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Fendrich, Sharon / Red Sky Prairie
Album:Red Sky Prairie Collection:Classical
Artist:Fendrich, Sharon Added:08/2019
Label:Crossover Records 

A-File Activity
Add Date:2019-08-21 Pull Date:2019-10-23 Charts:Classical/Experimental
Week Ending:8 Sep
Airplays:1

Recent Airplay
1.Sat, 07 Sep 19:Eme O
Music Casserole

Album Review
Gary Lemco
Reviewed 2019-08-18 
Composer Fendrich writes that the album’s source is a daydream about a prairie landscape after a passing storm. She felt a sense of peace and safety she expresses in 11 tracks written in a “stream of consciousness” style, moving from solo piano through increased layers of sound, all flowing as an improvisation. Fenrich, a native of Eugene, OR, worked for the La Jolla Music Society and the San Diego Chamber Orchestra in California.

1. L’dor Vador means “Generation to Generation.” The piano, strings and voices create a circular pattern. (5:08)
2. A Secret’s Song pays tribute to composer James Horner of the song “Somewhere Out There,” from An American Tail. The music creates a misty atmosphere whose middle section becomes passionate in the manner of Ludovico Einaudi, with piano and violin. (5:47)
3. Within Whispers features a delicate duo of piano and Irish flute. Its middle section takes its cue from French composers Debussy’ orchestration of Satie’s Gymnopedie No. 1. (4:42)
4. Red Sky Prairie sets a mood piece for peaceful reflection. Deliberately cast in “American” scoring, the music first depicts a storm in the manner of Grofe’s Grand Canyon Suite, with full a orchestra whose violin and cello lines create a sense of intimate harmony. (5:53)
5. Song of the Dove presents a song in Esperanto meant to unite peoples of various cultures. The dove of peace sails on, despite storms and obstacles, to a point beyond the stars. (4:48)
6. Never Alone is sung in Spanish, English, and Yiddish, a series of prayers for refuge. The music alludes both to the summer of 2018, with the media attention focus on refugees entering the USA from Latin America and on Jews who sought asylum from Nazi Germany. (6:04)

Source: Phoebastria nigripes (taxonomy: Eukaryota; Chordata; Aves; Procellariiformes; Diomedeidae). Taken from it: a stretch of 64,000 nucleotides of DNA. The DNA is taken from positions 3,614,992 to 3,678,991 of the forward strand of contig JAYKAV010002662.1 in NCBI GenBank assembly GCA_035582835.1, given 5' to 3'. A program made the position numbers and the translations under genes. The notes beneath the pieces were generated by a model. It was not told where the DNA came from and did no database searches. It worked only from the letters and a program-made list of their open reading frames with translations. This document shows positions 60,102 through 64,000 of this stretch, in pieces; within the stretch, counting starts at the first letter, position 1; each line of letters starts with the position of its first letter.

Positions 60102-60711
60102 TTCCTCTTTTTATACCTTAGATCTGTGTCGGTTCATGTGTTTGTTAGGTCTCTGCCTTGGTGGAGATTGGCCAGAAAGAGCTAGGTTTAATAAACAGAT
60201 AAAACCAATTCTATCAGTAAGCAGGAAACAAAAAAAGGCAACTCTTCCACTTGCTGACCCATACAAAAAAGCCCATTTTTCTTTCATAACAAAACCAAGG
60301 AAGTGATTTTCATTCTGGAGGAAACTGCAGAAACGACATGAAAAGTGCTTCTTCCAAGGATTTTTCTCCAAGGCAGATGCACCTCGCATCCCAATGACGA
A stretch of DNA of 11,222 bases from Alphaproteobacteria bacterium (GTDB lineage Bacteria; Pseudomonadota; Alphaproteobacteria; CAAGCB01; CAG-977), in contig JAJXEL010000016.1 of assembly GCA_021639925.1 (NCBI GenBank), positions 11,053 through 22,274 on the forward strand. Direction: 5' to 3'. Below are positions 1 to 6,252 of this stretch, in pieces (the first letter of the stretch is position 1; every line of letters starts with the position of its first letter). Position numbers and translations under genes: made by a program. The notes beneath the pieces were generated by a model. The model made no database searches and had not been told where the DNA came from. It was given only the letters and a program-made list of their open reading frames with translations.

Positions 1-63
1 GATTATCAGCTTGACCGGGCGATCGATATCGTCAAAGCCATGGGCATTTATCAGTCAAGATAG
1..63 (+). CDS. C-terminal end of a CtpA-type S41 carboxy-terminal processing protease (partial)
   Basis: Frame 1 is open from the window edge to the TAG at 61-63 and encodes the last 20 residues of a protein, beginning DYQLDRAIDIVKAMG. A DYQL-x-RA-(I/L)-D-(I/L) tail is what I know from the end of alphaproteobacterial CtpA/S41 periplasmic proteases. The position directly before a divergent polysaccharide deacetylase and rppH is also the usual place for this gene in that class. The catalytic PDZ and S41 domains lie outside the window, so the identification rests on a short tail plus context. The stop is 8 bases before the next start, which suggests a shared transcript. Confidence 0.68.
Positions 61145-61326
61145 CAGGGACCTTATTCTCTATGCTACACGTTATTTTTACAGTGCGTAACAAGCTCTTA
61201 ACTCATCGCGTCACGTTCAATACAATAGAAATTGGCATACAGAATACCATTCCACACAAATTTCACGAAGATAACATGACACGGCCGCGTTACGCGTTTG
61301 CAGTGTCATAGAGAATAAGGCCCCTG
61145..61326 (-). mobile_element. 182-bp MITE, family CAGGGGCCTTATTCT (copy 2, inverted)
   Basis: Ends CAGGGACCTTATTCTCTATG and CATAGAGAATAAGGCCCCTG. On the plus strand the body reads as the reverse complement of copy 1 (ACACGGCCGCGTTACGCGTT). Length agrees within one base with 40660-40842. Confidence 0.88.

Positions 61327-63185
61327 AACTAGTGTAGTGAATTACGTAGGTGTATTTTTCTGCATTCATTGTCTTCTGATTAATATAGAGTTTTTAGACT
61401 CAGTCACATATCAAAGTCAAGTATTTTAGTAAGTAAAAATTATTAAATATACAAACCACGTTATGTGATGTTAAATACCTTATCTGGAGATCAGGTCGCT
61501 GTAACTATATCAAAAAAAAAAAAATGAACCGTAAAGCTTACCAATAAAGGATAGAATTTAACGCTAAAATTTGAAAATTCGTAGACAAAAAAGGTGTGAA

7. Moonswept is set for piano, flute, violin, and harp, in order to invoke a sense of movement surrounded by moonlight. (5:01)
8. Bittersweet Memory offers a hazy orchestral palette that supports a piano and flute duet. The composer states the work invokes lost love. (4:49)
9. Last Tears presents a piano trio (piano, violin and cello) that “celebrates” the inevitable closure after grief. (5:58)
10. In Memoriam was composed for the victims of Alaska Airlines flight 261, which crashed 31 January 2000 en route from Puerto Vallarta, Mexico to Seattle, Washington, killing all 88 aboard. The song contains the Latin words, Dona eis pacem. Volant cum angelis. Amen. “Grant them peace. They fly with the angels.” (4:15)
11. That September Day refers to America’s tragic September 11, 2001. Like that fateful day, the piece opens in lovely, late summer, only to assume a fatal darkness. The English lyrics and melody try to assuage the catastrophe with a sense of “togetherness, hope, and strength.” (6:42)

Track Listing
1.L’dor Vador Means “generation To Generation.” (5:08) 6.Never Alone (6:04)
2.A Secret’s Song (5:47) 7.Moonswept (5:01)
3.Within Whispers (4:42) 8.Bittersweet Memory (4:49)
4.Red Sky Prairie (5:53) 9.Last Tears (5:58)
5.Song Of The Dove (4:48) 10.In Memoriam (4:15)
 11.That September Day (6:42)